Generating Realistic Information for the Development of Distribution and Transmission Algorithms


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Program Description:

The Generating Realistic Information for the Development of Distribution and Transmission Algorithms (GRID DATA) program will fund the development of large-scale, realistic, validated, and open-access power system network models. These models will have the detail required to allow the successful development and testing of transformational power system optimization and control algorithms, including new Optimal Power Flow (OPF) algorithms. Project teams will take one of two tracks to develop models. The first option is to partner with a utility to collect and then anonymize real data as the basis for a model that can be released publically. The second approach is to construct purely synthetic power system models. The program will also fund the creation of an open-access, self-sustaining repository for the storage, annotation, and curation of these power systems models, as well as others generated by the community.

Innovation Need:

A number of emerging trends will substantially alter the operation and control of the electric grid over the next several decades. These trends include insuring resiliency under severe weather events, increasing integration of renewable electricity generation, supporting changing electricity demand patterns and the improving cost effectiveness of distributed energy resources. The reliable operation of the more complex future power systems will have to rely more on algorithm outputs and decision support tools and less on operator intuition. This grid of the future also requires new advances in distribution system management, including near real-time estimation, optimization, and control of power flows. But the development of these new optimization and control strategies in recent years has been hindered because the research community lacks high-fidelity, public, large-scale power system models that realistically represent evolving grid characteristics. Electric power system models play an essential role in the testing and validation of new optimization and control algorithms, but current models are typically too easy to optimize, too small in scale, and lack a sufficient number of scenarios to fully test the robustness of new algorithms. The GRID DATA program will fund the development of new publicly available power system network models with the detail required to successfully support the development of powerful new algorithms.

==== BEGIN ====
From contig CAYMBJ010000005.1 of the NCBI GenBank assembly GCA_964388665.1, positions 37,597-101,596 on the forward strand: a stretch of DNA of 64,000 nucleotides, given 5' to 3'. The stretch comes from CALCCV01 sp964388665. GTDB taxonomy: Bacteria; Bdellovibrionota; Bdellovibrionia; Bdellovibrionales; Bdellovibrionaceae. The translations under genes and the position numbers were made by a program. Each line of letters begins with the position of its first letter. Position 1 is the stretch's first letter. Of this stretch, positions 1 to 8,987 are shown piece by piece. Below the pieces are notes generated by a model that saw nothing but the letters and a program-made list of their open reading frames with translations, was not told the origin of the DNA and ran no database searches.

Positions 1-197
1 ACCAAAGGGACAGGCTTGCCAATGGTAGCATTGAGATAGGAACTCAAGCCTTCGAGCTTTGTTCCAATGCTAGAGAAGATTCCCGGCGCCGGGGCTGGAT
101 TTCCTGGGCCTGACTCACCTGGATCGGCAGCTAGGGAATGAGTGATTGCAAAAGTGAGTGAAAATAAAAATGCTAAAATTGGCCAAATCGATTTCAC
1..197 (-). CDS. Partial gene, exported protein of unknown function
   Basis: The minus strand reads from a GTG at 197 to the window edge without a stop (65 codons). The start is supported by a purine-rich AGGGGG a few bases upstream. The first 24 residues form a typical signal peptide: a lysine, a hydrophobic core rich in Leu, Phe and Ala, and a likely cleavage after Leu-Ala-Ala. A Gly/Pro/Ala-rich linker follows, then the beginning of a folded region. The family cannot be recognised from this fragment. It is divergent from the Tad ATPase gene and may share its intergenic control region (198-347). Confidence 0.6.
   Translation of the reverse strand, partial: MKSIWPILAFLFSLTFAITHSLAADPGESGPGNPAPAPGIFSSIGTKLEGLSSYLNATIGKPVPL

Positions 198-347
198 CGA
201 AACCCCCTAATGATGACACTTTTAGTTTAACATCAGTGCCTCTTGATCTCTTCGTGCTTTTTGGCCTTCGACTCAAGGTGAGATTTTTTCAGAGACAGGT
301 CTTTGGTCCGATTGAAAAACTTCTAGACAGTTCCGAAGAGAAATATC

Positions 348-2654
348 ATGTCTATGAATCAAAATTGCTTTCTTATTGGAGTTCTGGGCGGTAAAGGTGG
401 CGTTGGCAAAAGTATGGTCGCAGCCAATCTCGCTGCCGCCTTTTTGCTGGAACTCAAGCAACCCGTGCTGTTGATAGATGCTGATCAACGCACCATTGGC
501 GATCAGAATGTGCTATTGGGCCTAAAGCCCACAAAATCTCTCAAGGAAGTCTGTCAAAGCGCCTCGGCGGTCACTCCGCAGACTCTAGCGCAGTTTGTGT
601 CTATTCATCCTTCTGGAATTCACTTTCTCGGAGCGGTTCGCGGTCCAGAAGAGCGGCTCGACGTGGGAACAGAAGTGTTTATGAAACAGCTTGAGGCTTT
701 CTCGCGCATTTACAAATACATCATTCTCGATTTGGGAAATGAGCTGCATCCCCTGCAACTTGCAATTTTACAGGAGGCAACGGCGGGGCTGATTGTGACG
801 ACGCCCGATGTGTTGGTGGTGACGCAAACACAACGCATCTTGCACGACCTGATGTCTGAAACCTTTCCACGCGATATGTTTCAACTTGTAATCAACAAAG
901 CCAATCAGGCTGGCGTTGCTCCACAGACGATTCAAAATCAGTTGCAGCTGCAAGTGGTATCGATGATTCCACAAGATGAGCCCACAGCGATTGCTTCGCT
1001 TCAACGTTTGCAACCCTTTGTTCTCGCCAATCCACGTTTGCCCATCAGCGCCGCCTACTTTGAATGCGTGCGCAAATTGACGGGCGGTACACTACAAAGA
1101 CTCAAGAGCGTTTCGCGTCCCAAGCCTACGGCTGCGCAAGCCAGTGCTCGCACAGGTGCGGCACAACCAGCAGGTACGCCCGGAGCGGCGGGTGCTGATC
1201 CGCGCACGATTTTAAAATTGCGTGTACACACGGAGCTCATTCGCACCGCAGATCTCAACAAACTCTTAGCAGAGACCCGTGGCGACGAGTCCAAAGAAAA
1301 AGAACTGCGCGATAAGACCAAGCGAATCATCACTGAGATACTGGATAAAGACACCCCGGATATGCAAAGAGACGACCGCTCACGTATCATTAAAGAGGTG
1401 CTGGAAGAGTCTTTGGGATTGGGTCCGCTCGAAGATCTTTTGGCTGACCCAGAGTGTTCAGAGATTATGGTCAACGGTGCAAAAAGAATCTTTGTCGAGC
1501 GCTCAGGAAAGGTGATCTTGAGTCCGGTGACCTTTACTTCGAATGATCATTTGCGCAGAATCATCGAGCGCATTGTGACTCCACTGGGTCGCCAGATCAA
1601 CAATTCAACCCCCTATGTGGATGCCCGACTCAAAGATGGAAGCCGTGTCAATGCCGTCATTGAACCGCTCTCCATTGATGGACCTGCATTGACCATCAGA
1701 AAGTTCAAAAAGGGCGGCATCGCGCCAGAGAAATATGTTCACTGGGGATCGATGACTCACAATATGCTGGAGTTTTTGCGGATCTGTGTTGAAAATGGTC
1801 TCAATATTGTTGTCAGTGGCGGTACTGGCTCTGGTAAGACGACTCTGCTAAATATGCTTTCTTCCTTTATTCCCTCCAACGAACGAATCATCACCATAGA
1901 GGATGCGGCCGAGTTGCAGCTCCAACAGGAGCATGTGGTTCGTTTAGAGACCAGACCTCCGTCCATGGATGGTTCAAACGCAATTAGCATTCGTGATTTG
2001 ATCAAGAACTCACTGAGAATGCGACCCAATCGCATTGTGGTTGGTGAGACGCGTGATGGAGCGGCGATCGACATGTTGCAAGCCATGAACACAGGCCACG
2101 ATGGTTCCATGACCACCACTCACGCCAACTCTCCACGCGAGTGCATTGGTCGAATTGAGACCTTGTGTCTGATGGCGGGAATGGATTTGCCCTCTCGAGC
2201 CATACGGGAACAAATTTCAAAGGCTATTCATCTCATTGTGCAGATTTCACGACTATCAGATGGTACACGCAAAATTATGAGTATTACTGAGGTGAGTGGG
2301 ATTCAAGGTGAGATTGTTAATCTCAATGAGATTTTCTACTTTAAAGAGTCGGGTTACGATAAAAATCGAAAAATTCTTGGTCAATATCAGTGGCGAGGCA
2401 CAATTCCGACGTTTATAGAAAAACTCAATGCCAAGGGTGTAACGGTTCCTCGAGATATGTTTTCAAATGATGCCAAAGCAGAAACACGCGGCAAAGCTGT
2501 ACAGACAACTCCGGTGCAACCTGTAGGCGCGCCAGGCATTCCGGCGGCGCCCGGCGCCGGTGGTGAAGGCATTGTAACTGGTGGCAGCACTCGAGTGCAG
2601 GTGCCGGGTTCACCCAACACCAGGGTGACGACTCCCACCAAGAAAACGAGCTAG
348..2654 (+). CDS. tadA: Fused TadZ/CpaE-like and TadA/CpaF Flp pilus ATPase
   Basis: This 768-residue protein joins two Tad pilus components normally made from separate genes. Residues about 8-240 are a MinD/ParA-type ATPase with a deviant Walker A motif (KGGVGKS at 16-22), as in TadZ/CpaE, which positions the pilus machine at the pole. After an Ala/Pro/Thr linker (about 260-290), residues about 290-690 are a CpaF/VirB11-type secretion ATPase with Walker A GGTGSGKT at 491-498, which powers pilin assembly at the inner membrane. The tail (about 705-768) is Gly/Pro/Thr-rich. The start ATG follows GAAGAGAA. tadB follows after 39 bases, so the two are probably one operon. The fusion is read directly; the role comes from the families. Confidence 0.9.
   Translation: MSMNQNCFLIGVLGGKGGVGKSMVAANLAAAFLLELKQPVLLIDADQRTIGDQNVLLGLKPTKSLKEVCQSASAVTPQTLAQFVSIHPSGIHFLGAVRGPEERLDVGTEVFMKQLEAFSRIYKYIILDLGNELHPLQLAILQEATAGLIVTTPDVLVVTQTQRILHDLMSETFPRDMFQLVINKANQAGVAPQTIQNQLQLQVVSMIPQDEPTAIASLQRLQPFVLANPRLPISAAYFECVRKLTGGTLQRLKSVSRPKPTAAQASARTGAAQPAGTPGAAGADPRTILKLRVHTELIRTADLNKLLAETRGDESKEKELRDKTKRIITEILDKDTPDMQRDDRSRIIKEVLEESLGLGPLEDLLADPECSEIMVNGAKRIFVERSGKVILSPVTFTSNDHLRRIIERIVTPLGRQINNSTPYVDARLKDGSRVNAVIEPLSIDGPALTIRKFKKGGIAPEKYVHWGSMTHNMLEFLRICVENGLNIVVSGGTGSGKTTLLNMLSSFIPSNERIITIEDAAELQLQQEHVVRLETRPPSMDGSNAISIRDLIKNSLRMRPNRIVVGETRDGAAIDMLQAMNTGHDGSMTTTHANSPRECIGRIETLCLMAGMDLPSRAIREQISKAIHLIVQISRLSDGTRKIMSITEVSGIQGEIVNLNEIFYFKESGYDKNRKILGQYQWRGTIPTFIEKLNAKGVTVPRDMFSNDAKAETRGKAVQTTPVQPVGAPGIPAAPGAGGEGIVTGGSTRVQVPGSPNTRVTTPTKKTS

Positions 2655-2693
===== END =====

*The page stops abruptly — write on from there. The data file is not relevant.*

Potential Impact:

If successful, the GRID DATA Program will accelerate the development of new power system optimization algorithms by enabling more comprehensive and transparent testing. The new electric power system network models and the open-access, self-sustaining repository for the storage, annotation, and curation of these models (as well as others generated by the community) will also enable richer and more comprehensive research collaborations. The models and repository will provide a basis for developing optimal power flow competitions, further incentivizing future progress. New grid optimization algorithms promise to enable increased grid resilience, flexibility and improved energy efficiency while helping deliver the benefits of integrating renewable generation technologies into the electric power system in the United States. Overall, these algorithms should improve grid reliability, and safety, while also significantly increasing economic and energy security.


Program Director:
Dr. Richard O'Neill;Dr. Kory Hedman;Dr. Mario Garcia-Sanz;Dr. Patrick McGrath
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Project Listing

• Georgia Tech Research Corporation - High-fidelity, Large-scale, Realistic Dataset Development
• GridBright - Power Systems Model Repository
• National Renewable Energy Laboratory (NREL) - SMARTDATA Grid Models
• Pacific Northwest National Laboratory (PNNL) - Sustainable Data Evolution Technology
• Pacific Northwest National Laboratory (PNNL) - Data Repository for Power System Models
• University of Illinois, Urbana-Champaign (UIUC) - Synthetic Data for Power Grid R&D
• University of Michigan - Transmission System Data Set
• University of Wisconsin-Madison (UW-Madison) - EPIGRIDS Transmission System Models